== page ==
The International Monetary Fund (IMF) last week launched its flagship report on the Africa Regional Economic Outlook, in Kigali, cutting growth prospects for the continent in 2015 to 3.75 percent but predicted a slight improvement next year to 4.25 percent; Mr. Roger Nord is the IMF’s Deputy Director for the African Department and he explained, in an exclusive interview with The New Times’ Kenneth Agutamba, what countries need to do to circumvent these emerging challenges.
Below are the excerpts:
The IMF’s regional economic outlook released last week comes on the heels of the World Bank’s own Africa’s Pulse analysis which slashed growth prospects from 4.7 per cent to 3.7 per cent this year; in your view, what are the scariest threats to African growth prospects?
The International Monetary Fund’s growth projections for Africa in 2015 is of 3.75 per cent increasing only slightly next year to 4.25 per cent which is indeed significantly lower than we had anticipated before. That’s mainly because of two main reasons; one is the radically lower commodity prices especially oil whose value dropped by 50 percent but also other items such as copper, iron ore, coal, all of which have seen their prices fall significantly between 40 percent and sometimes 60 per cent. Second factor is the tighter financial conditions in the global markets; spreads on Euro-bonds, the limited availability of financing, all these have become tighter and these do have an effect on growth in Sub-Saharan Africa.
Everyone seems to be attributing Africa’s growth slowdown to the drop in commodity prices for reasons you have just explained, but there are minority voices suggesting that it’s the value chains created such as job creation that we should focus on, yes, growth is slower but do you believe countries will still be able to create jobs for their young jobless youths?
Yes, I do. That’s because the lower commodity prices being talked about are not affecting all countries the same way; for instance, countries such as Angola, Nigeria and Zambia are heavily affected because they are mainly commodity exporters. But other countries particularly here in East Africa are not that affected for instance by oil prices, since they’re predominantly net-importers which actually gives their economies fiscal advantage. This, coupled with the benefits of regional integration will ensure that economies here continue to perform strongly and create the much needed jobs.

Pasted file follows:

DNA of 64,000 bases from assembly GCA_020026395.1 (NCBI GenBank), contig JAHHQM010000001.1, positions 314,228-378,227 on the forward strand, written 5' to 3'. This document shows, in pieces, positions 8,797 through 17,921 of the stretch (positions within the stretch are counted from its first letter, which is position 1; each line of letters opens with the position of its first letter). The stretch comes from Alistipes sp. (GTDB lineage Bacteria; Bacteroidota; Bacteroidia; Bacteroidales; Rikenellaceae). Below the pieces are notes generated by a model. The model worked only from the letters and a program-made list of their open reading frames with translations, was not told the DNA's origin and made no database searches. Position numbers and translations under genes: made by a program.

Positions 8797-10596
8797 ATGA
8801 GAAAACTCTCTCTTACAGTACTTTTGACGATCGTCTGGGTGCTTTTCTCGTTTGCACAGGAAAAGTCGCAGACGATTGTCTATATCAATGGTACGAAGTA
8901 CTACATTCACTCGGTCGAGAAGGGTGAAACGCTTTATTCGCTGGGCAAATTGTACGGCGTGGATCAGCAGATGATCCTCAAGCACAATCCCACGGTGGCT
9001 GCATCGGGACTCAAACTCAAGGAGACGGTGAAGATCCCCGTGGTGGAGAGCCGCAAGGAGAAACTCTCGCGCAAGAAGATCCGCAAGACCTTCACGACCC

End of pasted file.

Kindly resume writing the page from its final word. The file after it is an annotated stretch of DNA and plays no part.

Talking about East Africa, what do you see as the main factors that have been driving growth in this region and are there potential threats that could derail that growth?
I think the strong growth seen over the last twenty years in most Sub-Saharan countries including East Africa is to a large part linked to sound economic policies and stronger institutions; these have created the right environment that has boosted savings, investments, both public and private, and now looking ahead, our report asks a question; can the strong economic growth in the last ten, fifteen to twenty years be sustained in future?
Yes, it’s possible. But it also requires certain things to be done and one of them is to improve domestic resource mobilsation. There is a need to broaden the net for local revenue resources; broader local revenues add more resources for countries to spend on priority areas such as in the social sector that we point at in our report.
There’s also a need to strengthen competiveness of the economies. Long term growth of East African economies will depend on their competitiveness in the global economy. The final factor we emphasize in our report is the need for countries to reduce inequalities and make growth more inclusive. Much of our research and from other institutions has indicated that reducing inequality can be good for growth. We estimate that if Sub-Saharan Africa reduced inequalities in income and, in particular gender, to the levels prevailing in Asia, growth rates in the region can be raised by about one percentage point per year, which is quite significant.
Let’s put all these factors in Rwanda’s perspective; what’s your assessment of the country’s economy right now and how can government navigate away from the risks in the global economy right now?